The bricks and mortar of Dublin’s streets provide the stage to what is a truly great city, a city built on hundreds of years of history and culture. But to find the heart of Dublin you must look to the people who call it their home. Both new and old Dubliners alike bring the city to life. The warmth, the welcome and the wit applied to daily life have made Dubliners known the world over and truly make it one of the best places to live in.
Dublin takes pride in its rich history and culture. With its ancient past, Dublin is built upon a collage of the generations which have come before us. From Vikings to Georgians you will find their ideas imprinted upon the city’s DNA. However, today Dublin’s heart beats with a vigour brought by the many cultures that reside within it. We are a truly global city, and while walking around our streets you will hear the many languages of a new Dublin. These new influences and adopted voices now play a role in defining the multi-faceted culture which resides in Dublin today.
Through this mixture of new and old you will find a Dublin which has grown into the cosmopolitan and vibrant city it is today; a city proud of its rich past but continuously striving towards the future.
“When I die Dublin will be written in my heart”, a line which captures Dublin’s affinity with creativity and written by one of the city’s much celebrated cultural greats, James Joyce. Dublin cannot be fully explained without the use of an artist’s brush or a writer’s pen. Some of the world’s greatest writers, musicians, playwrights, and artists have called this unique city their home and it’s streets and their many characters have been their muses, immortalised in some of the most famous pieces of literature known to the world.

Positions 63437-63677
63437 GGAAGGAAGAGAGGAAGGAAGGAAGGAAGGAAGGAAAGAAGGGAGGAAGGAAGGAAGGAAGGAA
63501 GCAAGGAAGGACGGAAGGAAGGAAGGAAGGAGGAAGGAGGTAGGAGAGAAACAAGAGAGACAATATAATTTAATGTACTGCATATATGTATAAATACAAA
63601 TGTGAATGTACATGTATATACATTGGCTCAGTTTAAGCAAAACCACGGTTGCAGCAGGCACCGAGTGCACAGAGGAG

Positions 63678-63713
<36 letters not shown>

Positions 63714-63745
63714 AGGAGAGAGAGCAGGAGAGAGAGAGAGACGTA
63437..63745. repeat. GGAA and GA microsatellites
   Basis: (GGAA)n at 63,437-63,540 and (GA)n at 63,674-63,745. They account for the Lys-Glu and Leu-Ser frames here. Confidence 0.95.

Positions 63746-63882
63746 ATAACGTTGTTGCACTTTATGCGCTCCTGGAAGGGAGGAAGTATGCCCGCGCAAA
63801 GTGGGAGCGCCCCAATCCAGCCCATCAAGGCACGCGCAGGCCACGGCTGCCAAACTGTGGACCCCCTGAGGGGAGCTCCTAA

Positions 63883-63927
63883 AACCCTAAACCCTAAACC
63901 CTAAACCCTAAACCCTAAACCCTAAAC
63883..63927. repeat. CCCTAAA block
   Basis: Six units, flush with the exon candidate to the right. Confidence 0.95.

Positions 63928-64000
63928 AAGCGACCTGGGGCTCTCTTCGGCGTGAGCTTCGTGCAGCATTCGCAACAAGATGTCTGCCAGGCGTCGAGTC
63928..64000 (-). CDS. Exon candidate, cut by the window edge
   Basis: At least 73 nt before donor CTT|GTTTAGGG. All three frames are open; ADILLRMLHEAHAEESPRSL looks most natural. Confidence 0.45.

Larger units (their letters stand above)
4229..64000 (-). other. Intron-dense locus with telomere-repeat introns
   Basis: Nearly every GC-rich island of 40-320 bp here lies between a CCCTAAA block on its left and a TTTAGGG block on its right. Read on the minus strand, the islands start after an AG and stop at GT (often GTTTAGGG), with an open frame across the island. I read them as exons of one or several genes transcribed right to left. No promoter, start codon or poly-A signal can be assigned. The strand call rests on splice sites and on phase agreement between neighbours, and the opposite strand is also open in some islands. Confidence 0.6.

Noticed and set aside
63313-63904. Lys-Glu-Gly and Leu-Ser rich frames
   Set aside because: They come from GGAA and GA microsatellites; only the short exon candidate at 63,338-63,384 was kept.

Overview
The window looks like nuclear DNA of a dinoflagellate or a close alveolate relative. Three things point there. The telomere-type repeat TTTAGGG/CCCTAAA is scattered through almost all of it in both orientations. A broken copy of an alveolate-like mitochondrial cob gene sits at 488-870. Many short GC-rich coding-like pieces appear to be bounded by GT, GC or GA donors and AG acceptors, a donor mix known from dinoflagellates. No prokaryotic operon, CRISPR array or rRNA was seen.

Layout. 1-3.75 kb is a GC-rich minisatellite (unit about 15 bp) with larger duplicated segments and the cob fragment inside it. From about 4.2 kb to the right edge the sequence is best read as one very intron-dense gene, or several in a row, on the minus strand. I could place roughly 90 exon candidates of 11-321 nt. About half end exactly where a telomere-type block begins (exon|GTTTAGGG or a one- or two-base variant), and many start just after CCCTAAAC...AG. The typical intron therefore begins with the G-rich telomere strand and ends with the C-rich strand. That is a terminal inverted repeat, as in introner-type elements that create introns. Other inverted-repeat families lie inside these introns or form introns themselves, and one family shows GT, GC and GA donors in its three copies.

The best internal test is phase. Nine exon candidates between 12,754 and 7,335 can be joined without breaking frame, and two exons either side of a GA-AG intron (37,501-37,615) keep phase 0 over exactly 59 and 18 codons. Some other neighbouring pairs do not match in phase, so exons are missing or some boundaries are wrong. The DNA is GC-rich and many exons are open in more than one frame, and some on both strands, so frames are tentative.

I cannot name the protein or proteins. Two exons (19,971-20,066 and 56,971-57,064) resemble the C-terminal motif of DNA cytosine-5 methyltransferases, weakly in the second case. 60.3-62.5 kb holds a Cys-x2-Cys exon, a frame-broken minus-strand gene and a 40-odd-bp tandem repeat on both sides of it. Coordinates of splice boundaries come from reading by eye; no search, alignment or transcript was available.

Packed full of imagination, walking around Dublin you will find that our city has become a canvas for its citizens. Creativity is etched upo
Dublin is a city steeped in cultural significance and hosts some of Ireland’s finest national treasures including the Book of Kells and the fine cathedrals of Christ Church and St Patrick’s. Dublin’s medieval streetscape is faithfully preserved around Temple Bar, where it provides the backdrop to a vibrant cultural quarter. Stretches of the City’s walls can still be found in Wood Quay and at St Audoen’s Arch.
In November 2016 a restaurant unlike any other opened on Dublin’s Camden Street. From the street, it looks like a Chinese takeaway but venture inside to reveal a long dark room, one part 80’s disco bar and one part subway carriage. It’s called Hang Dai, the food is outstanding with crowds beating a path to the door from day one. However, what really made us sit up and notice was how much attention to detail was paid to the sound system, something typically found at the bottom of most restaurant’s priority lists. We met with Will Dempsey and Karl Whelan, school friends, clubbing buddies and now proud owners to ask them how the project came together and why they invested so much time and money in their venue’s sound.
Mountains to Sea dlr Book Festival takes place in Dun Laoghaire every March. It honours the unique and enviable literary heritage of Dún Laoghaire-Rathdown by providing opportunities for the public to hear the very best of Irish and international writers. Literary fiction is at the heart of the festival but events cover an array of genres including a family and schools strand and a dedicated poetry programme. The aim of the festival is to engage the public with a quality literary event that has at its core the meaningful engagement between author and audience.
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